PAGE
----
Last Thursday at Cornwall Museums Partnership’s annual Share and Learn day in Helston, I launched the Citizen Curators Programme and introduced its prospective pilot at Royal Cornwall Museum.
Citizen Curators is basically museum studies in the workplace and takes the place between attending one-off training and a full-on course at a university such as an MA in Museum Studies.
Citizen Curators is a work-based training programme aimed at skilling up volunteers (and also staff who want to develop new skills) in modern curatorial practice. The idea behind this programme was developed over 18 months ago in response to the increasing lack of opportunities to learn curatorial and modern museum skills while working or volunteering in a sustained manner, and have the opportunity to test and assess competencies and in a peer learning framework.
The rural context of Citizen Curators is important. People of smaller museums in large rural regions lack the most access to training, skills, networking and peer groups.
For me it’s an opportunity to experiment with delivering education to workers while they work, and also led by the needs of their work. Colleagues will know about my growing interest and involvement in museum skills development and I am grateful for this opportunity try out something new.
Apart from access to skills and an opportunity to test them out, the Citizen Curators pilot will also focus on recruiting at least 50% under-25s.
The emphasis will be on the participants’ learning goals, rather than on fancying up a regular volunteer opportunity or disguising a dreaded unpaid internship.
That said, participants will have to demonstrate commitment and a dedication to completing the course and creating an outcome that is meaningful to the museum.
Digitisation usually refers to making collections data, including images and other media, available online. But it may also refer to making any quantitative (e.g. historical datasets) or qualitative information (exhibition and learning resources) available and discoverable via the web.
A digital collection usually comprises an object record describing the object, its composition or makeup and other descriptive elements. It may have an associated image, video, audio or document with it. Sophisticated digital collections will display links to related objects and information. Some are aggregated into larger digital repositories which allow you to search across several collections such as Culture Grid or Europeana.
The digitisation movement in the UK heritage sector started in earnest under the New Opportunities Fund Digitisation (NOF-digi) programme, funded by the National Lottery between 2001-3/4. One of my previous projects, Hantsphere, was part of this. NOF-digi projects taught heritage and cultural technologists a lot about good and bad practice, and most importantly about sustainability. A significant amount of data remains undiscoverable and in some cases has been lost altogether through lack of onward funding and resources within the organisations that ran these projects. Continue reading “Top ten for heritage digitisation projects”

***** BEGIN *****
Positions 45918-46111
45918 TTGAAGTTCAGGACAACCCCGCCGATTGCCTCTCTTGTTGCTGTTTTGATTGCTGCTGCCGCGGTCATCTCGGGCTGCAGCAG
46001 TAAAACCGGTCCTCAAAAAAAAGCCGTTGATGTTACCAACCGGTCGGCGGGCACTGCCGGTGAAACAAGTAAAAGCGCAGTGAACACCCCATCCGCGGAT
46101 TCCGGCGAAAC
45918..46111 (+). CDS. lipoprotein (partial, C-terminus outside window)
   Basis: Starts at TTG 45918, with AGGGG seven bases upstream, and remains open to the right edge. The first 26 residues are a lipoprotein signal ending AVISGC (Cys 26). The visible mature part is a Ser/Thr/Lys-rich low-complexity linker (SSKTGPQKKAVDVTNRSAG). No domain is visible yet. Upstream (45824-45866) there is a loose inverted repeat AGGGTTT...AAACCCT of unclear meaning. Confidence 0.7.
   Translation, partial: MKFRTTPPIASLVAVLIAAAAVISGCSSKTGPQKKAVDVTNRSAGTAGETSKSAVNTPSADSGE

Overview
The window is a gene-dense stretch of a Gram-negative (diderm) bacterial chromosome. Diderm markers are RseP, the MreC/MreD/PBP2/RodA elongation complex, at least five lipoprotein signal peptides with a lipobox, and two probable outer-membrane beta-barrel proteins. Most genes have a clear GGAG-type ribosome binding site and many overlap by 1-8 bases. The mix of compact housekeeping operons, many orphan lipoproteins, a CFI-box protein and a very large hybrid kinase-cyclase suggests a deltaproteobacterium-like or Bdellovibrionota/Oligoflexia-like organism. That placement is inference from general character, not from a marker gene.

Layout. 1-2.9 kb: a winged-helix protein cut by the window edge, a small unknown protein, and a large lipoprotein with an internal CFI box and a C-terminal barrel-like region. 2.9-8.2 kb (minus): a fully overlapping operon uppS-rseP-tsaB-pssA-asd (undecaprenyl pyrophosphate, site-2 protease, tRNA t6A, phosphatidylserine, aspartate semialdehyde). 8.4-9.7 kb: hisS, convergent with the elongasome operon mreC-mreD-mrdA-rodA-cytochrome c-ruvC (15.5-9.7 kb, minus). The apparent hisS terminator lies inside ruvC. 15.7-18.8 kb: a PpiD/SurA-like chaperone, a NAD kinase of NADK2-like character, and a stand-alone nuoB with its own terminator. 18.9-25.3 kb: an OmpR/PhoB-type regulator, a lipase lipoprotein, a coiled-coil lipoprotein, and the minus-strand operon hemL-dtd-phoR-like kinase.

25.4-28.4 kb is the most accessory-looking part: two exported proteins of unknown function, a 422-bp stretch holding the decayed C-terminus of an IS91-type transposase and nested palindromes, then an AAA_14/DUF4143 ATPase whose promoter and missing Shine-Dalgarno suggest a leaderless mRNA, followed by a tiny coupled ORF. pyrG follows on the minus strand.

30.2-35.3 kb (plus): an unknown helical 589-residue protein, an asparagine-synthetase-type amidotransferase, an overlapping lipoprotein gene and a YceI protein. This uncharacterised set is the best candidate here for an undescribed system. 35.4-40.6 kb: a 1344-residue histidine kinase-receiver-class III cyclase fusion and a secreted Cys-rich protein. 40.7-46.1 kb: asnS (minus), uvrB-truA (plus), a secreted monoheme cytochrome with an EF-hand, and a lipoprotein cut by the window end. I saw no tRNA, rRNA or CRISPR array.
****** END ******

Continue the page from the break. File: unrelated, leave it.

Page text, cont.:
I have been a member of the Social History Curators Group (SHCG) for a few years now. Of all the professional groups and societies dedicated to museum and collections work I have found SHCG to be the most useful. Most degrees and qualifications in museum studies (or indeed heritage management) lack opportunities for sustained subject-specialist training unless it is part of an internship, vocational attachment or similar activity. That’s why SHCG and other curatorial networks are so important.
FirstBASE is SHCG’s recently launched online resources centre, an invaluable library of information for anyone dealing with social (and industrial) collections. SHCG also organises training events and when I saw one advertised for identifying tools I leapt at the opportunity. Here is my review, which will also appear in a forthcoming SHCG newsletter.
Training Review: What is it? Identifying mystery objects: trade tools
Venue: M-Shed, Bristol, 4 March 2013
I didn’t know a twybil from an adze before the training. By the end of the day I could enthusiastically explain the difference between a dado plane and a plough plane.
This week I am leading tours of the Elizabeth Treffry Collection on Women in Cornwall and the Isles of Scilly at Hypatia Trust HQ at Trevelyan House, Penzance. Hidden Treasures is a national campaign organised by the Collections Trust in association with the Independent newspaper who featured the campaign in the 2 June edition. About 54 organisations are taking part, mainly museums. Hidden Treasures aims to help give special access to collections that are usually not available to the public. The Hypatia Trust is the only Cornish organisation to open up its collections for Hidden Treasures!
Monday 4 June, Tuesday 5 June, Wednesday 6 June, Thursday 7 June and Saturday 9 June (no tours Friday 8 June).
Tours are free. All welcome. Visitors to Trevelyan House can also view the Redwing Gallery and browse the bookshop. Cornish books available at sale prices! All profits in aid of the Elizabeth Treffry Collection fund.
The Elizabeth Treffry Collection is comprised of books and archives and therefore are not always visually appealing exhibits in the same way as a rare vase or exquisite painting. During the tours I try and get people interested in the subject, explain why collecting on women is important to Cornwall and Scillonian heritage and what’s in store for the collection in the future.